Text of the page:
According to a new study lead by sixth-year graduate student Amie Gordon, sleep deprivation makes some people more self-centered and consequently express less gratitude toward romantic partners.

Gratitude is vital in relationships of all kinds. But maybe there is a link between that all-nighter spent writing a paper and that argument that happened the next day?

This is why we at the Clog now have the best prescription for relationship health: Sleep all day. Preferably together. Adopt the sleeping schedule of cats. When you and your partner manage to wake up for the same three hours once a week, the conversation will be all excuse-me’s and thank-you’s.

Remember that Depeche Mode song “Enjoy the Silence”? Well, you can’t talk when you’re sleeping. We believe we have taken this study to its natural conclusion.

This is also why we believe us mega-sleepers are so generous and friendly. Thanks Ms. coffee-lady, we’re well rested and can now properly empathize. Have a massive tip. And Mr. cut-me-off-on-the-freeway? Thanks for not crashing into us, we guess.

Another point in Gordon’s study — who’s pursuing a doctorate in social-personality psychology — is that the expression of gratitude actually affects a person’s mental and physical health. It can lead to “fewer headaches and stomachaches, as well as better cardiovascular health.”

In the back of our minds, most of us know that emotions are biological. Chemicals and whatnot. But sometimes we like to pretend that they’re not. This may be why the expression of gratitude improving someone’s physical health comes as a surprise. Good emotions, good health.

Gordon also said that this “could be another point of research for how other bodily mechanisms, such as feeling hunger or being cold, can affect emotions.” Truly fascinating. Who knew our emotions were so much at the whim of our physical circumstances? We look forward to hearing more.

Image source: Wandering in China under Creative Commons

You may have seen some of the “Date My School” fliers recently posted around campus.
Date my school? What? Like back in the 90’s where TV commercials showed kids professing their love for breakfast cereal, only to have a sibling tease, “then why don’t you marry it?” Well, turns out DateMySchool.com is actually a student-oriented dating site (like Match.com or OKCupid.com), but it’s exclusively for current college students and alumni. Created by Jean Myer and Balazs Alexa of Brooklyn, NY, the new site aims to network like-minded undergrads and graduates looking for everything from “cuddling” to “long-term dating.” (Yes, cuddling is a checkable item under a user’s “looking for” section.) read more »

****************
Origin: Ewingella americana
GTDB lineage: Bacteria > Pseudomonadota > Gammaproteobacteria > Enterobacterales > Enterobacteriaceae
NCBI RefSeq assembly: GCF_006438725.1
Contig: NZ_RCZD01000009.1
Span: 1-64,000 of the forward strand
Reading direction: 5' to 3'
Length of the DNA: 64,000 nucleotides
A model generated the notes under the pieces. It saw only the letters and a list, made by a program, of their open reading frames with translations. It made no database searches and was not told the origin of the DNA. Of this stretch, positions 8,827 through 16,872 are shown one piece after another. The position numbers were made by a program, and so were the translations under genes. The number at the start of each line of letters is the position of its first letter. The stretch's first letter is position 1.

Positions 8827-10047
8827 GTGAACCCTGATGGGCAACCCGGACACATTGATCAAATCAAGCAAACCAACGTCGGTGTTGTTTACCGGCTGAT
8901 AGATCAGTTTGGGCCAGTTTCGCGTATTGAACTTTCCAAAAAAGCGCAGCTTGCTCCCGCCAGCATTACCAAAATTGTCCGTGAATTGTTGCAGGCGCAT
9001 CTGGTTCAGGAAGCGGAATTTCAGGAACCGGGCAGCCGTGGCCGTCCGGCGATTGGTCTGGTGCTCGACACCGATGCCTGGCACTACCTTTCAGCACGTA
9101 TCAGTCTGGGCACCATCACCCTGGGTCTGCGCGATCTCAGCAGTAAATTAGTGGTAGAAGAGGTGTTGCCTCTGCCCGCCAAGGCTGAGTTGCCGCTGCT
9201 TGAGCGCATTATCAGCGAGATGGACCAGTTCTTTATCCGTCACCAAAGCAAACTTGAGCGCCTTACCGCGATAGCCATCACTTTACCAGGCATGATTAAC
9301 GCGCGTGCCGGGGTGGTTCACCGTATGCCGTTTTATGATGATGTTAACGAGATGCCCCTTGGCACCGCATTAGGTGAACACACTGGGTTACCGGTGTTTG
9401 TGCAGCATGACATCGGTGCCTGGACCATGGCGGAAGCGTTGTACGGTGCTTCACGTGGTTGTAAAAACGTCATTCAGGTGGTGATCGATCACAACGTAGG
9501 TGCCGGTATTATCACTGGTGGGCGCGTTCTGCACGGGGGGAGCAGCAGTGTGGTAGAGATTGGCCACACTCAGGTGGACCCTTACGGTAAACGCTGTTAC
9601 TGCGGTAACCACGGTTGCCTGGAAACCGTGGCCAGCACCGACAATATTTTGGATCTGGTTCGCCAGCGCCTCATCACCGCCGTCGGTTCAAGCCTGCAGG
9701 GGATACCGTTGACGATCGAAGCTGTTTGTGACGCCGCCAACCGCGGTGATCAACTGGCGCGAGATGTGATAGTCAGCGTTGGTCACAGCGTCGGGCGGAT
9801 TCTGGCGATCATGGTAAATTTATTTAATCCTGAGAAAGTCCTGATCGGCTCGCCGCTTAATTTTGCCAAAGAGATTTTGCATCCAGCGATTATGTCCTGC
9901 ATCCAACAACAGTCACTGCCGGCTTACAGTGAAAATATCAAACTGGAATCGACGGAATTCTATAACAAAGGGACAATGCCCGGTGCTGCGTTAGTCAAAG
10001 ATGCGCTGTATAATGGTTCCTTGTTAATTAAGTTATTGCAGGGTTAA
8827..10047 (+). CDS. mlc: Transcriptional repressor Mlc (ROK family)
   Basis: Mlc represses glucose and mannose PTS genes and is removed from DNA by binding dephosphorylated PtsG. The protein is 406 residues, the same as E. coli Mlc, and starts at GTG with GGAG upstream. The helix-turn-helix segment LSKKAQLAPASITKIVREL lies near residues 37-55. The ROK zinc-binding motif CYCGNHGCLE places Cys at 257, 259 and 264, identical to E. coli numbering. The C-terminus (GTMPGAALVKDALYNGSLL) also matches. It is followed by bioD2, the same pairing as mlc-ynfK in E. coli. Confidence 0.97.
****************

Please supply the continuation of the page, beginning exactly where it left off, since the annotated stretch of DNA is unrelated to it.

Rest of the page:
facebookHow many times have you heard someone say that they’re just “stalking their ex on Facebook?”

We’re guessing quite a few.

Researchers recently studied over 300 undergraduate students to find out if Facebook sparks jealousy in romantic relationships. About 75 percent of participants were “at least somewhat likely” to be Facebook friends with an ex-boyfriend or ex-girlfriend, while just about 79 percent of participants were aware that their current partner is friends with a former flame.

The study found that women spend more time on the site than men (41 minutes per day, as opposed to a mere 30 minutes) and also ranked significantly higher on what we’ll call “the Facebook jealousy index.”

Here are a few reasons the researchers think Facebook is correlated with jealousy: read more »

This one goes out to all you lovers out there: We might have discovered the cure to your relationship! And just in time (kind of) for Valentine’s Day! The Clog is so thoughtful, right? (OK, so maybe it wasn’t us, per se, who discovered it, but how many of you regularly check the News Center? That’ s what we thought.)

So are you ready for the secret? read more »